New Internationalist

The Battle of Alexandra Parade

Issue 092

By the New Internationalist Australasian editor, Bob Hawkins.

The State - Victoria by name. The capital Melbourne - Victorian by transport. It really is a public mobility nightmare. But for the privately mobile, the going is great until those last thousand or so metres into the city heart.

It’s little wonder the ‘private’ way of travel is the popular way. Melbourne is a monument to freeway mania and how not to organise a public transport system. It’s not that hard getting into and out of downtown Melbourne by rail or tram. But try going around the hub of the bicycle­spoke system and you can travel for ever. It’s unfair to knock the tram service - it does quite well. But the rail system is something else. The story goes that one particular route on metropolitan tracks holds the world record for late arrivals with a figure of around 97 per cent. Each morning a list of trains not running is broad­cast. Sometimes it is so long that the commuter doesn’t hear on his radio that his train isn’t running until after it should have left - had it been running.

It was against such a background that three years ago this month, thousands of residents of two of the oldest inner working class areas of Melbourne - Fitzroy and Collingwood - came out against the Victoria State Government’s determination to carve a freeway swathe through their suburbs. Australians, despite their legendary image of ruggedness, are generally an apathetic lot. But in October 1977, after eight years of polite resistance to an advancing F19 freeway, residents of the two suburbs took to the barricades.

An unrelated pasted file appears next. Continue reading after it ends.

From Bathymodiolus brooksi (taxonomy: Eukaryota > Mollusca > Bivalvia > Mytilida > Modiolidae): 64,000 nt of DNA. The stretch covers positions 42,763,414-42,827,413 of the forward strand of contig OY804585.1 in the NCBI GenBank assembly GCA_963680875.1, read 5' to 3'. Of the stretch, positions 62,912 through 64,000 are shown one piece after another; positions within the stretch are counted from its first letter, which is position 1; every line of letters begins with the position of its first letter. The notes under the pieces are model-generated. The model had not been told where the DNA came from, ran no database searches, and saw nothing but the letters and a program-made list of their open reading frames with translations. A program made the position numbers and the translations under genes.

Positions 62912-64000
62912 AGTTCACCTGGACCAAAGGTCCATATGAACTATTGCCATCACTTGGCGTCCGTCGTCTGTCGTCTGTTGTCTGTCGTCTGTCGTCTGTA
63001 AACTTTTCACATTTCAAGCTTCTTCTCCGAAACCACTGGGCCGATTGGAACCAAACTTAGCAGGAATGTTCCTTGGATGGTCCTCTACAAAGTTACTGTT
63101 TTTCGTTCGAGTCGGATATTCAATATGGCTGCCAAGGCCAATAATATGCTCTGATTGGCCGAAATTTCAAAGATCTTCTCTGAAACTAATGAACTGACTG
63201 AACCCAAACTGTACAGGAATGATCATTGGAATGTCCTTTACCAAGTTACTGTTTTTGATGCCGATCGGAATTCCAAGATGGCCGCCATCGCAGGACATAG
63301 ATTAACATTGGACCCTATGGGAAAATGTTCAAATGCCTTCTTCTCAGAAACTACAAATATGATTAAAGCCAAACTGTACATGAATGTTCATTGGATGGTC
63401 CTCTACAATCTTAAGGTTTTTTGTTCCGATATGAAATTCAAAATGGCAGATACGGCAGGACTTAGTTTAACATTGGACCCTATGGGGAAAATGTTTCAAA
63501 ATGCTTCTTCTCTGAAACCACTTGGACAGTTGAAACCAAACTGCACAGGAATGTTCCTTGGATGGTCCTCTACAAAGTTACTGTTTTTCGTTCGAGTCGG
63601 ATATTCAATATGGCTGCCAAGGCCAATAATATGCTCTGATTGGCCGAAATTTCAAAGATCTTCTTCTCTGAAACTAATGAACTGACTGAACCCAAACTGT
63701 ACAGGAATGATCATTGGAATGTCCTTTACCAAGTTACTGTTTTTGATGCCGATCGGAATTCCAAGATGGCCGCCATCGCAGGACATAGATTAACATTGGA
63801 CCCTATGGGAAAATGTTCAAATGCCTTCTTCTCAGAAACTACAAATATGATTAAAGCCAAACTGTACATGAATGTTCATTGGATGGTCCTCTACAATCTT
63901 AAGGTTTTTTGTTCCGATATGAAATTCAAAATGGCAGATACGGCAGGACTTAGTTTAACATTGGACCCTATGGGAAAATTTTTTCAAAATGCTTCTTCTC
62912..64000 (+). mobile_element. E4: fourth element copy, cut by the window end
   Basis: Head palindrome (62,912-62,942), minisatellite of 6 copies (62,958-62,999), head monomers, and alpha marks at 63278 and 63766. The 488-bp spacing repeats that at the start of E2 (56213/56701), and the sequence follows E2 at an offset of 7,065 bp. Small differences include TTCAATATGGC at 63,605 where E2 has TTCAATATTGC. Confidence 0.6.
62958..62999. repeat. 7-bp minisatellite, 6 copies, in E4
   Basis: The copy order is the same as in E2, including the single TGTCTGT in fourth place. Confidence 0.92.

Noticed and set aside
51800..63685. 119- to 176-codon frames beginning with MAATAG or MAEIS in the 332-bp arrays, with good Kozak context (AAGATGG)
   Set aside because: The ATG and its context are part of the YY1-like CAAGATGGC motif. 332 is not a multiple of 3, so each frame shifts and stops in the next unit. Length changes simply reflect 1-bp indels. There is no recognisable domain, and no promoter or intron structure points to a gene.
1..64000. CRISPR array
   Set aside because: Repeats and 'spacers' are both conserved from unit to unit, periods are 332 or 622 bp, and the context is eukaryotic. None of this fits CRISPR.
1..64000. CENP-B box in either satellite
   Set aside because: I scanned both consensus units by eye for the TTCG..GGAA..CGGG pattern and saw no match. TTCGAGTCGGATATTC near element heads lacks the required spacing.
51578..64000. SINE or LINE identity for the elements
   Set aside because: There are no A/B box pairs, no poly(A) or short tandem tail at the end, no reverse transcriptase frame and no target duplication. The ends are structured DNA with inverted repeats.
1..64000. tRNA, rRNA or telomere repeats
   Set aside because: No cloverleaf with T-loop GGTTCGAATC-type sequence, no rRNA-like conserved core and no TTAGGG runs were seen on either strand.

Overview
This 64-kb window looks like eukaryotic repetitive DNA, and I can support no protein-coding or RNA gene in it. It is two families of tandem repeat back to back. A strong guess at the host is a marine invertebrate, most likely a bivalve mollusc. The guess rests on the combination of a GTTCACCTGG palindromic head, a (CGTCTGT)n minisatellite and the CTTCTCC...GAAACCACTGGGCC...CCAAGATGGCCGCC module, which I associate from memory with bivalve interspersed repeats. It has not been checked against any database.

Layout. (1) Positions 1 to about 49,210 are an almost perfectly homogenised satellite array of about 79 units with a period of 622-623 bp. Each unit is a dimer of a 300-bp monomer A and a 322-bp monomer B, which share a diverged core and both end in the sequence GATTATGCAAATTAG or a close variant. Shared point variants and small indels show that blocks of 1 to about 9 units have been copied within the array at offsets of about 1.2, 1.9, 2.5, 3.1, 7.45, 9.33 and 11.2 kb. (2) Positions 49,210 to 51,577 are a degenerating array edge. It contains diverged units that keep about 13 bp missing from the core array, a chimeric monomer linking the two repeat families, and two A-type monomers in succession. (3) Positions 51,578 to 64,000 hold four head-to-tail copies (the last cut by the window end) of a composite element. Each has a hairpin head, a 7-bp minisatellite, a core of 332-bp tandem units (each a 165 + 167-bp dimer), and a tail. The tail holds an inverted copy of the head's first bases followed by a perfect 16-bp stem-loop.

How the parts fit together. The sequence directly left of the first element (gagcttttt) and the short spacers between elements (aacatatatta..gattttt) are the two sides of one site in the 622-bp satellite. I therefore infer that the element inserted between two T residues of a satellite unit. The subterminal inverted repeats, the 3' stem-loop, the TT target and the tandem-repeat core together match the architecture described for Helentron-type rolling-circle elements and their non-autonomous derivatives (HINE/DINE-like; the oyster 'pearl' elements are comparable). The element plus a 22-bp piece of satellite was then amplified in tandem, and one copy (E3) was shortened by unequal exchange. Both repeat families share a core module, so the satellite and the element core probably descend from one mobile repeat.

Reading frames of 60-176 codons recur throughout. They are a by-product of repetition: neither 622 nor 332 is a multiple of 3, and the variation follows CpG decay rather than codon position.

Locals still savour the memories of the battles which followed. They recall their own passive resistance; the toughness with which Victoria police ultimately dealt with them; how they stood shoulder to shoulder with the mayors of Fitzroy and Collingwood in defence of a mighty barricade of old cars against what the State Government called ‘progress’. Their objections to the freeway:

  • More leaded air pollution - of which Melbourne has more than its fair share;
  • A noisy end to the lives of pensioner who had spent all their years in the tree-lined Alexandra Parade which was to become the F19 extension into the city;
  • The insensitivity of authorities enslaved to the General Motors, Fords and Chryslers of thus world.

The Victoria Government, with the help of a largely sympathetic press, suggested the freeway protesters had been infiltrated by professional rent-a-riot organisations.

In fact the battle was waged by a wide spectrum of residents of Fitzroy and Colling­wood; there was no city-wide support by those not directly affected by the freeway development. By December the Battle of Alexandra Parade had been lost. With brutal efficiency, police cleared barricades and people. But there was no grand opening cere­mony. Almost by stealth, F19 traffic was let into Alexandra Parade.

Now in 1980, there are mixed feelings on the effect the battles had on state government policies. The Liberal (read conservative) Party Government of Victoria still has freeway plans on the drawing board. But obviously it is much more worried about spending money on the upgrading of the woeful rail system. Perhaps the battle of Alexandra Parade was not lost after all.

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